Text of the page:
Techniques in Managing Spondylolisthesis

Techniques in Managing Spondylolisthesis

Nickalus R. Khan

Kevin T. Foley

Spondylolisthesis can be classically described as isthmic (spondylolytic), degenerative, traumatic, or pathologic. This chapter will focus on the treatment and management of adult lumbar degenerative spondylolisthesis (DS). DS of the lumbar spine is a condition in which a cephalad vertebra translates anteriorly without disruption of the posterior elements. DS often occurs in conjunction with facet hypertrophy and thickening of the ligamentum flavum, which can lead to spinal stenosis and neurogenic claudication. This combination of pathologies can be successfully treated with surgical intervention.1 Although decompression alone can alleviate the symptoms of neurogenic claudication, patients with DS are often treated with decompression and fusion.2,3 The combination of arthrodesis and decompression has been shown to achieve superior outcomes in patients with DS.4,5 The number of DS patients in the United States receiving decompression alone has decreased from 12% to 4% between 1999 and 2011, and the rates of interbody fusion for DS have increased from 14% to 37%. Surgical approaches to interbody fusion for this disorder include open posterior lumbar interbody fusion (PLIF) and open transforaminal lumbar interbody fusion (TLIF). Since the initial description of minimally invasive transforaminal lumbar interbody fusion (MI-TLIF) in 2002, the technique has gained significant popularity in the treatment of lumbar degenerative disease.6, 7, 8 Theoretically, the use of a paramedian, muscle-sparing approach and percutaneous screw/rod placement result in less tissue damage while allowing the application of time-tested principles of lumbar decompression, fusion, and internal fixation. Additionally, minimally invasive surgical (MIS) posterior lumbar surgery minimizes injury to the tendinous attachments of the multifidus muscle and maintains the integrity of the dorsolumbar fascia. Proponents of the technique cite decreased operative blood loss, decreased postoperative narcotic requirements, and shorter hospital stays while maintaining similar patient-reported and radiographic outcomes compared with standard open transforaminal lumbar interbody fusion (O-TLIF).

The focus of this chapter will be on minimally invasive techniques for managing lumbar DS.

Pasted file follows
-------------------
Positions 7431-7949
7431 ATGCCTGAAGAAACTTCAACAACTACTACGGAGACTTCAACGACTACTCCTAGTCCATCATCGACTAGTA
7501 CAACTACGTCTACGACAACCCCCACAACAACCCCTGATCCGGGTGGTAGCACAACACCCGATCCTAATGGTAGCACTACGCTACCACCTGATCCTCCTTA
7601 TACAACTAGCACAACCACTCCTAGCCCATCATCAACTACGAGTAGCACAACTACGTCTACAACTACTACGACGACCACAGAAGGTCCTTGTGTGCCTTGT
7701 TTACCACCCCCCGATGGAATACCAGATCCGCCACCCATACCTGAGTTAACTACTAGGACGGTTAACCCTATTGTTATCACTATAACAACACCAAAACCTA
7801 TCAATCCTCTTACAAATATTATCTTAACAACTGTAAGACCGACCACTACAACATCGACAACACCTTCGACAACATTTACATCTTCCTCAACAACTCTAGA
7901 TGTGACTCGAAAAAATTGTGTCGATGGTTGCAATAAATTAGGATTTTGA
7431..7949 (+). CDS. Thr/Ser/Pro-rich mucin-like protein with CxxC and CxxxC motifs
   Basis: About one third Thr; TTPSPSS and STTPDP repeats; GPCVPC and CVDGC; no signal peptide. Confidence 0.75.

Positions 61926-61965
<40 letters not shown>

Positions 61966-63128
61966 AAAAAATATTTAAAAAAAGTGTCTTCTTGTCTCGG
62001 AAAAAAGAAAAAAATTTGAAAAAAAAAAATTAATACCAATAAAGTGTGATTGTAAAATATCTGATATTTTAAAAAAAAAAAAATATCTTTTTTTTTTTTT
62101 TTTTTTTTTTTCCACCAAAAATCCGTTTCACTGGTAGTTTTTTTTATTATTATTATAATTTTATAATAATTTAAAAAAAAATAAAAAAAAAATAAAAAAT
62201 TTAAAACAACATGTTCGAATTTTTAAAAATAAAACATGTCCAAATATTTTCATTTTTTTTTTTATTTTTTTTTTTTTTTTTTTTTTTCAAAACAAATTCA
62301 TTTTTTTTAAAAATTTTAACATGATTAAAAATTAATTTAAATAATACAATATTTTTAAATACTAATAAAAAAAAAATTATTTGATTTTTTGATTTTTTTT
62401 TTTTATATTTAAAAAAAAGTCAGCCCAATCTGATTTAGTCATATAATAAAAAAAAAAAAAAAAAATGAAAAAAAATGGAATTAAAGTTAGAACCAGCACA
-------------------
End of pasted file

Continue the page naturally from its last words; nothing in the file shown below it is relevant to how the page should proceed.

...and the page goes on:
Patient Positioning

Typically, our patients are positioned prone on a Jackson spinal surgery table. All pressure points are appropriately padded. A midline mark is drawn on the dorsal skin surface.

Minimally Invasive Approach

Parallel lines are drawn 3.5 cm from the midline on either side of the midline mark. Bilateral 1-inch incisions are made on these lines at the level of the appropriate disk space, following fluoroscopic disk space localization using 22 gauge spinal needles (an imaginary line coaxial with the needle and extending from the needle tip should bifurcate the disk space). The incisions are carried only into the subcutaneous tissues. The MI-TLIF approach is performed on the side that is most responsible for the patient’s symptoms. If the patient has bilateral radicular pain or neurogenic claudication, a bilateral decompression is performed via the unilateral approach or via the contralateral incision.

Figure 39.1 Photograph showing proper placement of the tubular retractor centered over the disk space via a 1-inch incision. Note that a midline mark has been drawn with parallel lines demarcated 3.5cm off either side of the midline. K-wires have been inserted into the pedicles, then deflected away from the incisions, and attached to the operating room table drapes.

Next, pedicle screw localization and K-wire placement are performed. Jamshidi needles are advanced through the 1-inch skin incisions to entry points at the junctions of the transverse processes and facets, at the lateral fluoroscopic borders of the pedicles. The needles are advanced through the pedicles under anteroposterior and lateral fluoroscopic guidance until they reach the midportions of the vertebral bodies. Kirschner wires (K-wires) are inserted through the needles and the needles are withdrawn. The K-wires are temporarily deflected superiorly and inferiorly (above and below the incisions) and are attached to the drapes using hemostats.

After pedicle localization, our attention is turned to performing the decompression. A K-wire is inserted through the 1-inch incision and is directed toward the disk space. The K-wire is advanced only until it penetrates the fascia. An initial dilator is then inserted over the K-wire and through the fascia and the K-wire is withdrawn. The initial dilator is docked on the inferior portion of the cephalad lamina (e.g., on L4 for a L4-L5 surgery), just superior to the laminar edge. These landmarks can be palpated with the tip of the dilator, which can also be used for a focal subperiosteal dissection. The surgical approach lies in the intermuscular plane between the multifidus and longissimus muscles. Sequential dilation is then performed and a 22 mm diameter tubular retractor of appropriate length is inserted over the final dilator, followed by removal of the dilators and attachment of the tubular retractor to an articulated arm connected to the operating room table (Figs. 39.1 and 39.2).

Figure 39.2 Anteroposterior fluoroscopic view of correctly localized pedicles using K-wires and correct placement of a 22 mm diameter tubular retractor.

Figure 39.3 Diagram showing the planned bony cut starting at the laminar edge medial to the facet joint and extending superiorly and laterally through the pars interarticularis (the boundaries of the properly placed tubular retractor can be used as a cutting template).

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Oct 7, 2018 | Posted by in RHEUMATOLOGY | Comments Off on Techniques in Managing Spondylolisthesis
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